Welcome, Zelda!

Story and photos by Emily Dieckman

After years of writing for the Tucson Dog, staff writer gets dog of her own, and finds joy and connection during the pandemic.

My boyfriend and I have been talking about getting a dog since before we moved in together 3.5 years ago.

At first, we’d wanted to make sure we enjoyed living with each other before bringing another living being into the mix. Then it was that our apartment didn’t allow dogs. When we moved to a dog-friendly place, I felt bad that we’d leave the dog home alone all day while we were at work, and he worried about how we didn’t have a fenced yard. We might want to move out of the country someday and bringing a dog along would be difficult.

We had a lot of excuses, but when we added them all together, we were left with the simple fact that we were scared. A dog is a big responsibility, and we didn’t want to mess it up.

In 2020, we saw with a whole new sense of clarity that there were much, much bigger things to be afraid of. I started working from home full-time, so concerns about leaving the dog alone in the house, at least for the time being, were moot. As the COVID-19 pandemic dragged on, it seemed more and more like the time was right – not just because the logistics were lining up, but because the comfort of a furry companion sounded more appealing than ever.

When we got an email from Pima Animal Care Center about an urgent need for dog fosters, I felt like it was a sign. On November 1st, we walked into the shelter to see who was available and walked out with Zelda, a 1.5-year-old shepherd mix who was as black as night and had been picked up as a stray. She’d been having a hard time getting comfortable in the shelter and was taking anti-anxiety medication. I struggle with anxiety myself, so I couldn’t help but giggle at the thought of Zelda and I home alone together, worrying all day.

While Zelda was anxious her first couple of days at our house, she grew comfortable almost as quickly as we grew to love her. No fewer than four people reached out to us about adopting her within a week. In the end, of course, we decided to keep her.

Zelda has enormous ears that seem to remain at attention even when she’s asleep. She knows how to sit, lay down, and roll over onto her back. When she’s excited in the morning, sometimes her tail wags so hard against the bookshelf next to our bed that the sound wakes me up.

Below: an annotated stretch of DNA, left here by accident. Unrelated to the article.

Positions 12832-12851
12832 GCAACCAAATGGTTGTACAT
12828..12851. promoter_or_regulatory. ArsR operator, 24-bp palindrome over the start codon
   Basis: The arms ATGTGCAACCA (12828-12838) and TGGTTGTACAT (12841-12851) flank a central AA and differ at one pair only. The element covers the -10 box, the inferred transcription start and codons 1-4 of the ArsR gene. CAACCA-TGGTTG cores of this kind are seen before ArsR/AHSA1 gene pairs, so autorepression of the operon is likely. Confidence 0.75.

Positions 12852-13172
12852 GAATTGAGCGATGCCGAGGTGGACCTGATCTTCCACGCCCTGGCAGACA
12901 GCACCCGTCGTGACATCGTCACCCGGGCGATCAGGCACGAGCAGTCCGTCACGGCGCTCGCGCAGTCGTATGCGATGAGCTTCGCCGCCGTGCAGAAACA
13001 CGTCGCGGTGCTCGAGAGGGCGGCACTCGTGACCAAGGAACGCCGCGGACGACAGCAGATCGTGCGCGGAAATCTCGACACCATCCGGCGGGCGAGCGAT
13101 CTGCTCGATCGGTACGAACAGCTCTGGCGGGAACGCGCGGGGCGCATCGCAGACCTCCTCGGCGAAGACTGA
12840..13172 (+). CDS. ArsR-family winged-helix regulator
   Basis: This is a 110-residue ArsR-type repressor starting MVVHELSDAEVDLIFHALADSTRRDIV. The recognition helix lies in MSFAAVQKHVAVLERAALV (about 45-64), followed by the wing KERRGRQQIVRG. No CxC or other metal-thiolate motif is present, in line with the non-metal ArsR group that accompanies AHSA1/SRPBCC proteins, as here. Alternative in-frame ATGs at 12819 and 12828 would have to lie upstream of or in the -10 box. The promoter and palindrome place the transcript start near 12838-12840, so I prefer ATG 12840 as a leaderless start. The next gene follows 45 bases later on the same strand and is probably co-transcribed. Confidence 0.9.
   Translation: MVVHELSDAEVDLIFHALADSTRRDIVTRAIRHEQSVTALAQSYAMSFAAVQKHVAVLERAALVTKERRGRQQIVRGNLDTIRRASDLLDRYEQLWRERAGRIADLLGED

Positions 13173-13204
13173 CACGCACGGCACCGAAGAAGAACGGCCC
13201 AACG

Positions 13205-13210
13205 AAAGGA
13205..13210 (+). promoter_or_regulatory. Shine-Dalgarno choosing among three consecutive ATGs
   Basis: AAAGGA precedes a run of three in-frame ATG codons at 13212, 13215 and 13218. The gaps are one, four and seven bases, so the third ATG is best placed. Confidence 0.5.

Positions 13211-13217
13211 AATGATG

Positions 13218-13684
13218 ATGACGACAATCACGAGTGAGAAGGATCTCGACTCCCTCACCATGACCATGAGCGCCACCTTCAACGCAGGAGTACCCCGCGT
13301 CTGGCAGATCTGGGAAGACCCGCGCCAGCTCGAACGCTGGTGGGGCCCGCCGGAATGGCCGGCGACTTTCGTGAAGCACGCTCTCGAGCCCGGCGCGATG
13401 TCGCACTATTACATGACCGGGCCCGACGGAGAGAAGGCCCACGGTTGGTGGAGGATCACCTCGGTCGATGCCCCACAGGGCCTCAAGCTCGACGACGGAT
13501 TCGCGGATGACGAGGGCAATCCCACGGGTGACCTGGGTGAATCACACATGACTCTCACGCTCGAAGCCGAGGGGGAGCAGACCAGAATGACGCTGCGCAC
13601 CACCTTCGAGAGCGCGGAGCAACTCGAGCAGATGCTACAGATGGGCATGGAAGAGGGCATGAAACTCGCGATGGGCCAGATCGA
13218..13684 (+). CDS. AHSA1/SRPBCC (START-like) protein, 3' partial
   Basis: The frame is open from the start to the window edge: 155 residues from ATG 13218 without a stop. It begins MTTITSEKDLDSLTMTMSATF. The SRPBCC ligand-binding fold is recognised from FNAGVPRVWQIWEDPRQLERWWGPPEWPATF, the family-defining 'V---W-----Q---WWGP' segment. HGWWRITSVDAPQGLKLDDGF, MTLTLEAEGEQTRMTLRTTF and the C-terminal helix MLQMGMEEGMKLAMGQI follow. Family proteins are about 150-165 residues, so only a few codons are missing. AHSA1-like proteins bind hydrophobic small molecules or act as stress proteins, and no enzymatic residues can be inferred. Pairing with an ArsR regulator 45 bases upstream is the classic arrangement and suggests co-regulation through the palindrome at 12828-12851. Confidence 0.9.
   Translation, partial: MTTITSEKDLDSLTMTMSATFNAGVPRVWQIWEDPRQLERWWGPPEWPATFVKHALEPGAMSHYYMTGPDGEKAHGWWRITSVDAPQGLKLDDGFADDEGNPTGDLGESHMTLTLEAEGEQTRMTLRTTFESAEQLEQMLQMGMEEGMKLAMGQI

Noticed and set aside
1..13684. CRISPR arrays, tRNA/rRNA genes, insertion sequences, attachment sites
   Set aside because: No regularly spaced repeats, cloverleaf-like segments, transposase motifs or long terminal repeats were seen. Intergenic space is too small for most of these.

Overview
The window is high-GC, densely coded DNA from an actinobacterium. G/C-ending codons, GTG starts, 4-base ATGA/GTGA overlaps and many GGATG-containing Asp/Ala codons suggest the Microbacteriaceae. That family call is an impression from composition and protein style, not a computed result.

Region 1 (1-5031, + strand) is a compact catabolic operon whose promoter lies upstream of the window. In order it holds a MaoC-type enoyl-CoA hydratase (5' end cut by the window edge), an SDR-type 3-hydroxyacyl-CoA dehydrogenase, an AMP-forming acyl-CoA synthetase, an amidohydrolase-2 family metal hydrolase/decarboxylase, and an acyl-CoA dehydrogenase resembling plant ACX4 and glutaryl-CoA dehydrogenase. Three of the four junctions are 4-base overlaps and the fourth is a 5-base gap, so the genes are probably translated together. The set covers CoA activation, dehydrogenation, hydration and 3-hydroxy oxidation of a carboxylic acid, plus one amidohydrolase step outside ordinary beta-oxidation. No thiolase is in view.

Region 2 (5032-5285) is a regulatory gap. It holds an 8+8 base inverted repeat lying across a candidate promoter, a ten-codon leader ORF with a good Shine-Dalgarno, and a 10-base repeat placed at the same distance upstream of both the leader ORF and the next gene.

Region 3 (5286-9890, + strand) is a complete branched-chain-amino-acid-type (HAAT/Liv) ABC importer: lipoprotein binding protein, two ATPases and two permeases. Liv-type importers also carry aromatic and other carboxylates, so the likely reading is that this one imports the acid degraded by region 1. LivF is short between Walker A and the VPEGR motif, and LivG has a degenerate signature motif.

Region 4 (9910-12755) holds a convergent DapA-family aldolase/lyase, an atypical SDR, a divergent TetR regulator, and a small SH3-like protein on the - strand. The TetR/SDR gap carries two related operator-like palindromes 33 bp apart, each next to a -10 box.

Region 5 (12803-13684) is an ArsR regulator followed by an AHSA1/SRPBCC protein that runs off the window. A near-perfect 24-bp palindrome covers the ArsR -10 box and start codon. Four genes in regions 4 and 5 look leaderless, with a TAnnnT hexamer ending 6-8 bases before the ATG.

On one of our first walks, Zelda and a Pomeranian, who was walking by with her owner, started straining at their leashes to greet one another. I warned the woman I wasn’t sure exactly how Zelda did with other dogs, because I’d only had her since the day before.
We cautiously let Zelda and the Pomeranian, whose name turned out to be Leia (both named after princesses!) approach one another, and I said a silent prayer that Zelda wouldn’t bite the Pomeranian’s head off. It was answered. They touched noses, looking something like a sweet little canine version of The Creation of Adam.

I was so excited and proud that Zelda had made (and not mauled) a new neighbor friend, that it wasn’t until later that it hit me how nice it had felt for me, too. I couldn’t remember the last time I’d approached one of my neighbors to chat. Having a dog felt like some sort of superpower that allowed me to go up and make conversation (from a safe distance) with all sorts of new people.

An added benefit? In dog neighbor world, no one seems to expect you to remember their names, because everyone just remembers each other by their dogs’ names anyway. “Hi Zelda!” the owner of the pit mix from down the street will say. “Zelda’s so excited to see Molly!” I’ll call in response.

Our little social butterfly has made several friends in the neighborhood: There’s Molly and Bentley from down the block, who would chase after balls together forever, if we let them. There’s Bear from next door, who is so enormous that I suspect he might actually be a bear, and whom Zelda seems to fear and idolize equally, like a little girl does her older brother. And then there are her most frequent playmates: Fiona and Vinnie, a husky mix and a miniature Australian border collie. They live one building over, and Zelda and I stop by so often that I actually remember their owner’s name too (it’s Jessa).

When we got a dog, we didn’t just get a brown-eyed, big-eared goofball who plays a mean game of tug-o-war and is a world-class snuggler. We got all of the friends – canine and human – that she was brave enough to introduce us to. And during a pandemic, no less! Thank goodness for dogs.



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